Restaurant review: New Chez du Bon offers wild look and sophisticated cooking

By Columbus Alive
From the January 2, 2014 edition

That thing about a book and its cover? Yeah, that describes Chez du Bon, a newish Downtowner related to Manifesto and de-NOVO whose “design” aesthetic is wildly incommensurate with the best food it serves. Let’s look at CdB’s “cover.”

Outrageous, flamboyant and garish come to mind. It’s like the two-floored ex-Wendy’s in the Fifth Third Bank building was reimagined by someone who’s a fan of Paris — but a bigger fan of Tim Burton flicks.

Along with three distinct dining areas, there’s a “market” section and square bar. Throughout this multi-spaced enterprise, thick and gaudy black and fuchsia chandeliers mix it up with a hodge-podge of fleurs-de-lis, huge curved-back silver chairs, gold-and-white-striped banquettes, harlequin forms plus neon green and electric purple accents. There are also murals of curlicues, the Musee d’Orsay clock and the Eiffel Tower. On a recent evening, a movie was silently looping on a large screen — Jean-Luc Godard’s jump-cutting, new wave classic, “Breathless” — while the theme from “Last Tango in Paris” played over the house speakers. Yeah, it’s quite the, uh, never-boring scene in there.

Now contrast that with artfully composed dishes in which every element counts as it coherently and synergistically relates to everything else on the plate. Sense some dissonance? Right. But you know what? Given the terrific food I had here, in the “big picture” sense, I really don’t give a flying you-know-what.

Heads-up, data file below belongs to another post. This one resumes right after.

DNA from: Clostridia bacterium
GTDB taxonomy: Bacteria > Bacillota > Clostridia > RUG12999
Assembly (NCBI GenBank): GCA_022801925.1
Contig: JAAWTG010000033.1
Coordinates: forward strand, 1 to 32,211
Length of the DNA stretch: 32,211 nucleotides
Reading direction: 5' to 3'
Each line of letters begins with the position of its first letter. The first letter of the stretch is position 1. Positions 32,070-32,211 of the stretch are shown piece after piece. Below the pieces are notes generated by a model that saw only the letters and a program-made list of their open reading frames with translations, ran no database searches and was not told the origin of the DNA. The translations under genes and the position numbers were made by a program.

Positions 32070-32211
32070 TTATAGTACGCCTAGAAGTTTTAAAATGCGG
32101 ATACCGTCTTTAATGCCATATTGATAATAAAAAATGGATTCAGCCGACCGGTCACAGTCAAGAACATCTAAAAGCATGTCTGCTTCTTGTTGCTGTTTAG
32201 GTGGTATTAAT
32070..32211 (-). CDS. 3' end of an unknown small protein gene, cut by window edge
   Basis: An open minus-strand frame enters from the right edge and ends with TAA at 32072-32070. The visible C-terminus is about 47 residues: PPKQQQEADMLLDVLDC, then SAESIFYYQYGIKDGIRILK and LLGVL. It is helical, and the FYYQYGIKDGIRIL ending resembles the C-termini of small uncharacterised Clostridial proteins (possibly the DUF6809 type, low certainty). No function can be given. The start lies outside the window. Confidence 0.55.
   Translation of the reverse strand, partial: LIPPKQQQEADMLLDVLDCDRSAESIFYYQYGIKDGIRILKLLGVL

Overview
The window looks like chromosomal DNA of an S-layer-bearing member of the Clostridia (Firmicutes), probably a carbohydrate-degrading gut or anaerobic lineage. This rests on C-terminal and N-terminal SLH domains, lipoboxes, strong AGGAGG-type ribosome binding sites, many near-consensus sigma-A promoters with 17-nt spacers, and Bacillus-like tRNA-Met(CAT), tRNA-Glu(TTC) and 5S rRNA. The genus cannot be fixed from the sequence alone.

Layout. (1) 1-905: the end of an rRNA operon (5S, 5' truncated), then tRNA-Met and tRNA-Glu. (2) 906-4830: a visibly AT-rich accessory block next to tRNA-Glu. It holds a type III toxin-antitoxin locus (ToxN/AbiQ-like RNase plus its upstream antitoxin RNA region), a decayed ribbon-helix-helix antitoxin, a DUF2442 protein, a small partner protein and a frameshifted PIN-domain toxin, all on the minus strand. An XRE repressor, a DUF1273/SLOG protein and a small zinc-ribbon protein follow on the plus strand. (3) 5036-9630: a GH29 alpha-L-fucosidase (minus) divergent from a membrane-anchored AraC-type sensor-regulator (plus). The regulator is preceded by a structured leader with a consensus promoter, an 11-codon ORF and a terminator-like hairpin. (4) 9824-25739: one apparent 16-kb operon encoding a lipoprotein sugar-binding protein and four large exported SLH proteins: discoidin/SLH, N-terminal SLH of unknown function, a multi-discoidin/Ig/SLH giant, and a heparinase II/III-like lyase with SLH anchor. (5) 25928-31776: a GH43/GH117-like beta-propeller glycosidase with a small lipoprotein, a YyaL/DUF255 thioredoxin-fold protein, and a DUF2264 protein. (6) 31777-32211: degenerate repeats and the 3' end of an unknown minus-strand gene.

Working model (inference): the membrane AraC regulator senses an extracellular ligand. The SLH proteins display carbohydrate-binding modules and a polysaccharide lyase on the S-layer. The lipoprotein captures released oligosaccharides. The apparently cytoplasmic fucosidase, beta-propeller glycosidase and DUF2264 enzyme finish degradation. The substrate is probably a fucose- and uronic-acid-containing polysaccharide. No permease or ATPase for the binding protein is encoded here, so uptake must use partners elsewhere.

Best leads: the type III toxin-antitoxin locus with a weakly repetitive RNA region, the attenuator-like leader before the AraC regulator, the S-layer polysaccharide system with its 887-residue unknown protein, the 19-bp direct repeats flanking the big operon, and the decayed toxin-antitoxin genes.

To gear up for the great grub, CdB has a tres francais wine list with lots of winners (plus an above-and-beyond $6/glass cheap red from Domaine de Montrabech misidentified as a “cabernet blend”). Cocktail-wise, the potent and refreshing Tenure ($9; bourbon/lemon/fizzy vino) outperformed a somewhat soapy Ultra Violet ($10).

Appetizer-wise, the gracefully flourished Seared Foie Gras ($15) was a wowzer. Its wows emanated from perfect foie nuggets, crazy-great savory bread pudding padded with duck confit, caramelized fruit, a unifying root veggie puree and Chef Bill Fugitt’s skillful presentation.

Like that rockstar-starter, CdB’s modernized Duck Confit Cassoulet entree ($25) was a light-handed rendering of a heavy-handed classic. Instead of a huge bean dish, it was huge beans (marrows) glazed in a sorta tangy gravy and teamed up with garlic-scented homemade mild sausage, perfectly salty pieces of crusty-skinned and succulent duck confit plus dices of sweet potato. Really nice.

Actually more impressive was the colorful Top Chef-like Coriander-Encrusted Tuna ($22) — a contemporary and beautiful ode to the old-school Salade Nicoise. Sashimi-grade slabs of edge-seared ruby fish centered a striking composition that included a delicate “mustard custard,” pickled radishes, roasted beets, tender haricot verts, a swath of marvelous mashers and piles of ephemeral “tarragon powder.”

Everything wasn’t perfect (a few things arrived lukewarm) or so fancy. On the latter matter, I also sampled a Croque Madame ($9) — an insanely rich, egg-topped grilled cheese and ham classic French sandwich that was delicious and approximately the size of the Pyrenees mountain range. If you’re eating for five, you might tack-on sides like a-little-greasy but otherwise fantastic biggie fries served with a kicky malt aioli or deeply roasted and excellent Brussels sprouts partnered with a bright and wonderful herbed aioli.

If you didn’t save room for dessert, eat one anyway. Because you deserve hits-a-lotta-spots showstoppers such as a brilliant take on pineapple upside down cake ($7), with its intense and tingling topping playing off a sorta pine nut brittle, big cubes of almost marshmallow-y coconut semifreddo (think pretty ice cream) and melt-in-your-mouth lime pate de fruit (jelly candy). Unlike this restaurant, it looks like it tastes.